Using the Wormly Developers API (WAPI) is simple. It can be a simple as fetching a URL:
In this example, we're invoking the enableHostUptimeMonitoring command, which instructs Wormly to enable monitoring of the specified host. Let's run through each part of the URL:
This is the endpoint for all Wormly API calls. The URL of any call you make will begin with this endpoint.
- key = XXXXXXX
Your API key, to authenticate the API call. Create & view your API keys.
- response = json
Specifies the desired response format. Permitted values are json, xml, and php.
- cmd = enableHostUptimeMonitoring
Specifies which API command to execute. View all Wormly API commands.
- hostid = 123456
All remaining parameters (in this case hostid) are passed to the API command being executed. In this instance we are specifying the ID of the Wormly host to be enabled.
Note: You can supply these parameters as an HTTP POST rather than a GET request. In fact we recommend you do this, particularly for state changing operations. Take a look at our PHP example using HTTP POST.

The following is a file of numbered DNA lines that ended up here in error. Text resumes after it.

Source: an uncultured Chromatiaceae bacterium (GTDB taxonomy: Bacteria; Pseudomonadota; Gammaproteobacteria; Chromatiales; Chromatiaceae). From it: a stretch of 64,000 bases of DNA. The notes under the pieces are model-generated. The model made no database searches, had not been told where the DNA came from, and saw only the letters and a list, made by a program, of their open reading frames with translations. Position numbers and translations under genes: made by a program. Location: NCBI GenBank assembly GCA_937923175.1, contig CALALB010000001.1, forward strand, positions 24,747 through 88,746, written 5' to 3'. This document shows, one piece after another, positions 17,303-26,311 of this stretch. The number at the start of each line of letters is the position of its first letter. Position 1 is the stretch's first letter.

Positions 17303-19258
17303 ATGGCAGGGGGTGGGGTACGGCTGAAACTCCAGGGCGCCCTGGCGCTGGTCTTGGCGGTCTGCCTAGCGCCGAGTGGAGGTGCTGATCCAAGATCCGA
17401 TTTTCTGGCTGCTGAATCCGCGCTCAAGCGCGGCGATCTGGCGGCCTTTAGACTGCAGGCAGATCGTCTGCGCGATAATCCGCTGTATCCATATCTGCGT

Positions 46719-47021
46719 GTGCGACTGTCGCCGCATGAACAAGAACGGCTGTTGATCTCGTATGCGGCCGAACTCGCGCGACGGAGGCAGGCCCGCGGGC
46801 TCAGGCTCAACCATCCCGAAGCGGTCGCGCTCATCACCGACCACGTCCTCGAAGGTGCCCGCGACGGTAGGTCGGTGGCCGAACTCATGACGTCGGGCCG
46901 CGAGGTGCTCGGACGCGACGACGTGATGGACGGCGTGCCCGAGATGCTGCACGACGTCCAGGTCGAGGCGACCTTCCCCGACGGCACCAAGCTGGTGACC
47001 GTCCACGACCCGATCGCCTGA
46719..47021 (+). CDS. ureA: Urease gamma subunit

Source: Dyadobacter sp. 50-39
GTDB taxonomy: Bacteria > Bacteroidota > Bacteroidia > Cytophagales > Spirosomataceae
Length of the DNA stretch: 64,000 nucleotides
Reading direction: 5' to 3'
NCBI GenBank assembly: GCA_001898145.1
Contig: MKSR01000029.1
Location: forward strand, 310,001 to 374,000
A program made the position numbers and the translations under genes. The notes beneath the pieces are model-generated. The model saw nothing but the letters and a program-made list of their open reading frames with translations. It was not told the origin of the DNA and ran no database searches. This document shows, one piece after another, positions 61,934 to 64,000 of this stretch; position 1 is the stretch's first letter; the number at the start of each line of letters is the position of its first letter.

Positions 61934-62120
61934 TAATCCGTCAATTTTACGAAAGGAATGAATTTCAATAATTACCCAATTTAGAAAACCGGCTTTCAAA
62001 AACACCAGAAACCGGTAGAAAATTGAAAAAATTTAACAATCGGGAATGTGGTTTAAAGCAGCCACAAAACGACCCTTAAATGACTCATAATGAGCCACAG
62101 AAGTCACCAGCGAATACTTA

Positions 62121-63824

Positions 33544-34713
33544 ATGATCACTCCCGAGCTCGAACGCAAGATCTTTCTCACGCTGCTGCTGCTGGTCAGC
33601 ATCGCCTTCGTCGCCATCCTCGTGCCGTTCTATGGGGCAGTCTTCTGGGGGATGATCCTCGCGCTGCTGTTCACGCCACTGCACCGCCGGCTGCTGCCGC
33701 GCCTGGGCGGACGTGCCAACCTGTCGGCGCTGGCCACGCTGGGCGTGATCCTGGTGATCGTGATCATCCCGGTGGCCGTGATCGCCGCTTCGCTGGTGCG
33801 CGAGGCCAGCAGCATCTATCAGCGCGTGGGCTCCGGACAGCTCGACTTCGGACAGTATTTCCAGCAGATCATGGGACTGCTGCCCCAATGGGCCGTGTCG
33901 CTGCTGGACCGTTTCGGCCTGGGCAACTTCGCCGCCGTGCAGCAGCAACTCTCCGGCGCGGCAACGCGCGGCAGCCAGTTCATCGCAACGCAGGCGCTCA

Wormly API Responses
Your application MUST check the HTTP Response code received in every API call. If you receive a 200 OK response, then your API call was successful - any other response indicates failure.
In addition to the HTTP response code, WAPI returns additional information in the requested response format. Here's what the HTTP response body would look like in our example:
Not a particularly exciting response; merely confirming that the operation completed without error. Note that the response is a JSON object - had we made a request for an XML or PHP response, we would see:
<?xml version="1.0" encoding="UTF-8"?> <response> <errorcode>0</errorcode> </response>
Take a look at this example of a WAPI request that triggers an error - note that we are supplying a non-numeric value to hostid:
Our complete HTTP response would look like:
HTTP/1.1 400 Bad Request Content-Type: text/xml <?xml version="1.0" encoding="UTF-8"?> <response> <errorcode>53</errorcode> <errormsg>The following data types contain invalid data (type mismatch): hostid</errormsg> </response>
Note both the 400 Bad Request HTTP response, as well as the errorcode and errormsg properties of the response object. Had we requested a JSON or PHP response format, we would see an identical response object expressed in those formats.
We are not currently enforcing any strict limits on your usage of the API, so you are free to do as you see fit. But we politely ask that you behave respectfully toward our API server and don't hit it too hard. Naturally we reserve the right to introduce limits as we see fit, and will provide you with advance notice.